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MEET THE SARDINE FISHERMEN OF LAKES ENTRANCE

RICHARD CORNISH

Family tradition: East Gippsland sardine fishermen Adam and Harry Mitchelson. Photo: Richard Cornish

The fishing port at Lakes Entrance is busy. Boats being filled with fuel and supplies. Repairs made to nets and ropes. The air is filled with the mingled aromas of diesel, fish and the salty tang of sea air. Adam Mitchelson is preparing to head out to Bass Strait at dusk. He has fished the lakes and the waters off the East Gippsland coast all his life. Just as his dad Harry did. There have been Mitchelsons fishing here since 1888. Tonight Adam is going out to fish for sardines. "We used to call them pilchards and some of the oldies still do," he says. "But a few years back the industry started calling them 'sardines'. Everyone knows sardines from a tin," says Adam.

Sardines are Sardinops sagax and are also known as bloaters, blue bait and mulies, depending on where in Australia you are fishing for them. They are fully grown at three years, about 15 centimetres to 18 centimetres, but they can live for eight years and grow up to 25 centimetres long. Striated blue on top with a silver belly, they congregate in great shoals and are an important food for sea birds, including penguins, sea mammals and other fish. They are also delicious. Under their fine skin is a dark pink flesh and a cage of very fine bones. Sardine flesh is dense, with a meaty flavour.

Visit Melbourne -Meet the makers Gippsland

Mark Briggs - Sardine Eatery +Bar

'While other chefs were interested in salmon, snapper or tuna, Mark was driven through his passion for sustainability to go in the opposite direction – to use the little fish that are so often overlooked. 'We sell 20, 30 kilos of sardines a week and that's so important to us to use those smaller, amazing fish. In Europe that's the staple.'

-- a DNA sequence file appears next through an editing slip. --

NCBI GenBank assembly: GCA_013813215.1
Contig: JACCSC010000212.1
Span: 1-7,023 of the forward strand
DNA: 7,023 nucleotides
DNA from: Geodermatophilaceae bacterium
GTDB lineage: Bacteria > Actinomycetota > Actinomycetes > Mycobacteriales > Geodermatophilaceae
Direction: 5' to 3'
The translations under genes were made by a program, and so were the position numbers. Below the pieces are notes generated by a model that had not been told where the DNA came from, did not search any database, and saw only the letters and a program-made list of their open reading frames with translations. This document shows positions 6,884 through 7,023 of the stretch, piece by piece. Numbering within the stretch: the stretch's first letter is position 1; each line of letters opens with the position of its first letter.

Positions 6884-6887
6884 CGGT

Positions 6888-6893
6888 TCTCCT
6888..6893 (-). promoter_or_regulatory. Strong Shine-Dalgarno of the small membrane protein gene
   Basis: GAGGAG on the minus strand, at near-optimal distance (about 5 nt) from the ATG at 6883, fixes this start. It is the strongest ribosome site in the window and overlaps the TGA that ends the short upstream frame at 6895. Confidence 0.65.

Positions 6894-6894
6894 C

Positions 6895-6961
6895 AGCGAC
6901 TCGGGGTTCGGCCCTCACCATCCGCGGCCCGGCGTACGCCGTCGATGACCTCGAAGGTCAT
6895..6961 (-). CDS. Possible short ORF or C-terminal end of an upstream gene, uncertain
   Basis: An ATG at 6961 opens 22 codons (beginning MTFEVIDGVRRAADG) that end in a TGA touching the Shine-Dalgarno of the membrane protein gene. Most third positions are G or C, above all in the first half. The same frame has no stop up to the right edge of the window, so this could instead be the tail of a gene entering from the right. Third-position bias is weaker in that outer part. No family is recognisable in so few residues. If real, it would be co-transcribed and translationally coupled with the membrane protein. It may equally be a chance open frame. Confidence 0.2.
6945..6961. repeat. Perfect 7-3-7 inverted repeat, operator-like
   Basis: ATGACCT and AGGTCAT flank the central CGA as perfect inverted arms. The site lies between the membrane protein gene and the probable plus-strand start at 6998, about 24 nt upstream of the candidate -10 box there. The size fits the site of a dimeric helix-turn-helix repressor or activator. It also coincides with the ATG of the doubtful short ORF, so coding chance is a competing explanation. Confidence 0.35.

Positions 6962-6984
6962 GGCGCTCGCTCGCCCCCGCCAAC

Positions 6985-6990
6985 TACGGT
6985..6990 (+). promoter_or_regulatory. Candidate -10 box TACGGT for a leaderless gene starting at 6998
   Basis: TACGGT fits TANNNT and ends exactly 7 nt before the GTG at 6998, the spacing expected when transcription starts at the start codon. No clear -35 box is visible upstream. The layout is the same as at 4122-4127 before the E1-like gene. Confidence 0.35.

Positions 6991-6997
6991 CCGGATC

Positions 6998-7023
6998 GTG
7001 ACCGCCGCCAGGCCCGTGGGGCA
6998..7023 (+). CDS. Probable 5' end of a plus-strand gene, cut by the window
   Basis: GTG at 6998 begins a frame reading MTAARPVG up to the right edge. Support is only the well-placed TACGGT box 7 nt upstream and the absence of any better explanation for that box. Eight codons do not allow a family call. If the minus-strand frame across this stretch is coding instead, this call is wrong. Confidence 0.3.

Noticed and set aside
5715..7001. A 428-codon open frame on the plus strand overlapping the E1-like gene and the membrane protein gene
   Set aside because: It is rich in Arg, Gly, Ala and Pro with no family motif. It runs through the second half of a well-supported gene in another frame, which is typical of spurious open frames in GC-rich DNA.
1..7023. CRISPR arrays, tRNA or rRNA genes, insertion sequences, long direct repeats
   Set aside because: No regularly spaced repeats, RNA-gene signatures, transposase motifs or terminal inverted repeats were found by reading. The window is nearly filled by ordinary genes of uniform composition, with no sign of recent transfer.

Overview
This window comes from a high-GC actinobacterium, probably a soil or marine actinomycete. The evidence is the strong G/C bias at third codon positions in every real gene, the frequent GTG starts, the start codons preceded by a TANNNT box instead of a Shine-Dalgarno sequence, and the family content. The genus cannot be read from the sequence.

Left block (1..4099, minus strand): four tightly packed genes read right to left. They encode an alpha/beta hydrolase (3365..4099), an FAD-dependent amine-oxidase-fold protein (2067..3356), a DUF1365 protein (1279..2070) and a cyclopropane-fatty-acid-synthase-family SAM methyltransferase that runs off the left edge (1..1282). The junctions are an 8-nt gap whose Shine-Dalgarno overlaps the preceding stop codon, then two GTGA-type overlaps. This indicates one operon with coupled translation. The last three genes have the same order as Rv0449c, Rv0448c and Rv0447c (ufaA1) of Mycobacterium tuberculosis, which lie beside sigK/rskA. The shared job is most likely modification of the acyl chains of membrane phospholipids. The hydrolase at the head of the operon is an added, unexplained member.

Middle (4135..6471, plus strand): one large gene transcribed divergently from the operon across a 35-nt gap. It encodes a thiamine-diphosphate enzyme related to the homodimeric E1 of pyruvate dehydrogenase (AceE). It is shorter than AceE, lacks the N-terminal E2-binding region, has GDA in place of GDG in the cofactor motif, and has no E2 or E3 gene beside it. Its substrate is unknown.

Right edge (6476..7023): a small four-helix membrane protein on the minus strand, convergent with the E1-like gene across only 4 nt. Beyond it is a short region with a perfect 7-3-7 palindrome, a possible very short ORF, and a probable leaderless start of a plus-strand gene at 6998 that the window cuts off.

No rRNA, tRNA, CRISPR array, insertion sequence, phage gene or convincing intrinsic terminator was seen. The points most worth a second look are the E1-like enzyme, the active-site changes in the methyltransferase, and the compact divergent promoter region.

Visit Victoria - Gippsland

Stay close, go further

Local fishermen supply fresh catches for the region’s restaurants like Sardine, opened in 2017 by Michelin-starred chef Mark Briggs (former head chef at Vue de Monde) and partner Victoria Hollingsworth. If you don’t sample the restaurant’s signature dish – featuring sardines, of course – there are dishes featuring beef, pork, eggs and honey all sourced from the Gippsland region.

Family Food Fight

Harry and Steve take Part in cooking Challenge and help to judge the best crab dish

Episode 5
It's the Family Food Fight trawler challenge. Each of the families must brave the high seas to catch their own crabs, and then cook them for 20 hungry fishermen. Competition is high with the first game changer of the series on the line.